Though the process of turning green leaves into brilliant blue dye through fermentation has been practiced for thousands of years, it still feels magical. Most natural dye colors are derived from bark, berries, or leaves that can be boiled down and dyed with—but the process of making blue dye is much more difficult.
Every community—places like Mexico, Nigeria, and Japan—has its own spiritual rituals, recipes, and techniques for creating natural indigo dye. In India, the birthplace of indigo, dye paste is dried into cakes for easy transportation and trade. The synthetic dyes which enable today’s plentiful supply of commercial denim and tie-dyed products replicate the look of natural dye almost exactly. Since Levi Strauss created his first pair of workwear blue jeans with indigo in 1873, though, the process has changed remarkably.
As a freelance fashion designer, I’ve designed denim apparel for brands who have the manufacturing capabilities of washing, distressing, and styling denim for mass market. But when I first witnessed the wondrous natural process of making indigo from plant to paste at a small studio in Thailand, I fell in love with the traditional process and the brilliant color it produces.
This is the real deal. I have returned again and again to Studio Naenna in Chiang Mai to learn from esteemed author and artist Patricia Cheesman who has been practicing this art form for 25 years.
The Natural Indigo Dye Process
Here’s the 10 step process of making natural indigo dye as learned from Patricia and the team at Studio Naenna.
Step 1: Harvesting the indigo
The indigiferna tinctoria was planted during Thailand’s rainy season in June. By September or October, the plants are ready to be pruned and used for making dye.
Step 2: Bundling
We bundle the small leaf Indiofera tinctoria leaves together using stems as ties. The larger leaf varieties of indigo like Strobilanthes flaccidifolius can go straight into the bins.
Step 3: Soaking
Water is added to the bins. Heavy stones are used to press the color from the leaves during an overnight soak. The covered bins need to sit for about 24 hours, depending on the weather.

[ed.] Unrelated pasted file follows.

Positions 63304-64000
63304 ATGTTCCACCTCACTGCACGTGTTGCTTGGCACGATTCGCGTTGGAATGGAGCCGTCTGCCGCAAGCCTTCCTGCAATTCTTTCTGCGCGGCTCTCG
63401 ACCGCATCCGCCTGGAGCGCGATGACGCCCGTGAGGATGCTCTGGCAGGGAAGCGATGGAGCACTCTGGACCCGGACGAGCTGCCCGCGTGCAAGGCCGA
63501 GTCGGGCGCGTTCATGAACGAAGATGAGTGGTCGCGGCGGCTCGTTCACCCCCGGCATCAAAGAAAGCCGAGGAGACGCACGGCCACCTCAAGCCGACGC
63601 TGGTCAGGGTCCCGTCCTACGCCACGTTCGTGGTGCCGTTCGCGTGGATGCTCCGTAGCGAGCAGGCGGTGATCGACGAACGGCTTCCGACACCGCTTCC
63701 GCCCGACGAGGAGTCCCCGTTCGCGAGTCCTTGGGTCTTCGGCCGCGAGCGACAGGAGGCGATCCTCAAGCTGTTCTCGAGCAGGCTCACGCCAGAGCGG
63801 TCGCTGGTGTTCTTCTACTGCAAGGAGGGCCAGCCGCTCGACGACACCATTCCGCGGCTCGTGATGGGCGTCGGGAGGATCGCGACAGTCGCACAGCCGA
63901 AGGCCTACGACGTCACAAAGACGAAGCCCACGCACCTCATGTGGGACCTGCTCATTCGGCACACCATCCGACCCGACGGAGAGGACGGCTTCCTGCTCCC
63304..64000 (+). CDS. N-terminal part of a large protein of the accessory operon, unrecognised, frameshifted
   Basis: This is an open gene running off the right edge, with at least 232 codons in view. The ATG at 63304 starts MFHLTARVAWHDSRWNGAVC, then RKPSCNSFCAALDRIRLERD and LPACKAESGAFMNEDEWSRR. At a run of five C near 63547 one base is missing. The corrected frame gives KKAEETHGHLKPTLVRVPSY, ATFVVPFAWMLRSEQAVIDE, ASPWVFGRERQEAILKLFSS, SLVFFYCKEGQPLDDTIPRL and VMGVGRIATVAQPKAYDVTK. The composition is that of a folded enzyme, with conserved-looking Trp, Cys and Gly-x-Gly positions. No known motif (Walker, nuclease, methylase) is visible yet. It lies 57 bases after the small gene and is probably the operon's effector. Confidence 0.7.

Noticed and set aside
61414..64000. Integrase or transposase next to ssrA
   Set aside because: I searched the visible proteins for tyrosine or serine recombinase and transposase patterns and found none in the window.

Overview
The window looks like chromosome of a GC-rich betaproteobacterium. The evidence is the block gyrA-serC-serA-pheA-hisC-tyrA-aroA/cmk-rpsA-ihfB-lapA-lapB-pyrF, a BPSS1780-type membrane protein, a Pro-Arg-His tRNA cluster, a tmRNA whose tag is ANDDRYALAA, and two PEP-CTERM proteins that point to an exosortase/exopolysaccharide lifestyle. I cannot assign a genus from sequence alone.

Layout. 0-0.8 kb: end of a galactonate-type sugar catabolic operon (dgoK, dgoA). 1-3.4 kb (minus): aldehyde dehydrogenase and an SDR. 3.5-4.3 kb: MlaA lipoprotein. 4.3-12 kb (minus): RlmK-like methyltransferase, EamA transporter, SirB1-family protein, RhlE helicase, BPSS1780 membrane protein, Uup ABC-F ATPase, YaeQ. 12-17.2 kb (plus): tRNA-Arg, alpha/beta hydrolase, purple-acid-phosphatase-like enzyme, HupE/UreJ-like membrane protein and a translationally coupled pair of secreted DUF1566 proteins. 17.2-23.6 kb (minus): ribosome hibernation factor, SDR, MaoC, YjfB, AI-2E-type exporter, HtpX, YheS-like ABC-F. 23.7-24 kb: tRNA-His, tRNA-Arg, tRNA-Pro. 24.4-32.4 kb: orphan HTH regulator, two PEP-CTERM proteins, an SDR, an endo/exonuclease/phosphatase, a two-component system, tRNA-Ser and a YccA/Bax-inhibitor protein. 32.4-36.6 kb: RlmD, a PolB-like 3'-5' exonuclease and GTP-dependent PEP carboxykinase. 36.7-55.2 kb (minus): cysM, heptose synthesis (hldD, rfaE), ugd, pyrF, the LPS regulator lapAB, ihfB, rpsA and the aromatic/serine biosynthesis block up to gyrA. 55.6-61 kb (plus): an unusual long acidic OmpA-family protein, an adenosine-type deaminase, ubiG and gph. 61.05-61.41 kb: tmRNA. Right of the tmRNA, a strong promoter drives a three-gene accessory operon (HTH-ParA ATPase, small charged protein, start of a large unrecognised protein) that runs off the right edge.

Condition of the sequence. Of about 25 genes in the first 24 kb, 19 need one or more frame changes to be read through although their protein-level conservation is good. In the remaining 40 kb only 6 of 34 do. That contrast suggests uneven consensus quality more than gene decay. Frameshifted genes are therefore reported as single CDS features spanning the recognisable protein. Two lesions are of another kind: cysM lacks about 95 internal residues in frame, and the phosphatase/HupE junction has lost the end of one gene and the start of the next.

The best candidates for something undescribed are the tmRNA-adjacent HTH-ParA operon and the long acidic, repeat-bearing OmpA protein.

Step 3 (After 24 Hours…)
Voilà! Like magic, the water has fermented overnight and turned blue.
Step 4: Removing the bundles
The bundles are drained and removed. The plants are used for fertilizer.
Step 5: Adding lime
2% builders lime Ca(OH)2 is gently mixed into the colored water.
Step 6: The Beating Process (Part One)
The water and lime must be beaten for about 20 minutes – dipping the bowl in and out – oxidizing the mixture. The water changes from murky green to peacock blue to a frothy navy color.
Step 6: The Beating Process (Part Two)
When the mixture turns frothy and navy-colored it is almost ready. Patricia has an ear for the “sshhwaa” sound of bubbles breaking that is the signal to stop beating.
Step 7: Collecting the paste (Part One)
Patricia prepares the cloth for paste collection.
Step 7: Collecting the paste (Part Two)
After the indigo paste precipitated to the bottom of the bin overnight, we carefully removed the brown water from the top. The paste is then collected by pouring it over mesh (collecting debris) then though a fine cotton cloth.
Step 7: Collecting the paste (Part Three)
This is natural indigo paste, which can be stored in plastic bins for one to two years and used for dyeing later. Notice the beautiful variations in color.
Step 8: Preparing the vat
Dyeing takes place in the green form of indigo which is known, confusingly, as white indigo. The paste is mixed with ash water, fruit sugars or rice whiskey, and left to ferment. After a few days of stirring and adding sugars, it’s ready to dye with. Keeping an indigo vat alive is tricky, but Patricia has continually nurtured this vat for 25 years.
Step 9: Tie Dye and Shibori
Tie dye and Japanese Shibori are created by tying, rolling, stitching, and folding white cloth before dyeing. The tied-up portions of cloth remain white while the exposed areas turn blue in the indigo vat.
Step 10: Dyeing (Part One)
Cloth coming out of the white indigo vat has a green appearance but quickly turns blue with oxidation. Creating a light or a dark blue cloth requires multiple dips as indigo platelets are layered onto the cloth or yarn.
Step 10: Dyeing (Part Two)
Different shades of indigo after one or multiple dips in the vat.
The Finished Product
Mindy the Indigo Dog models a tie dyed handkerchief!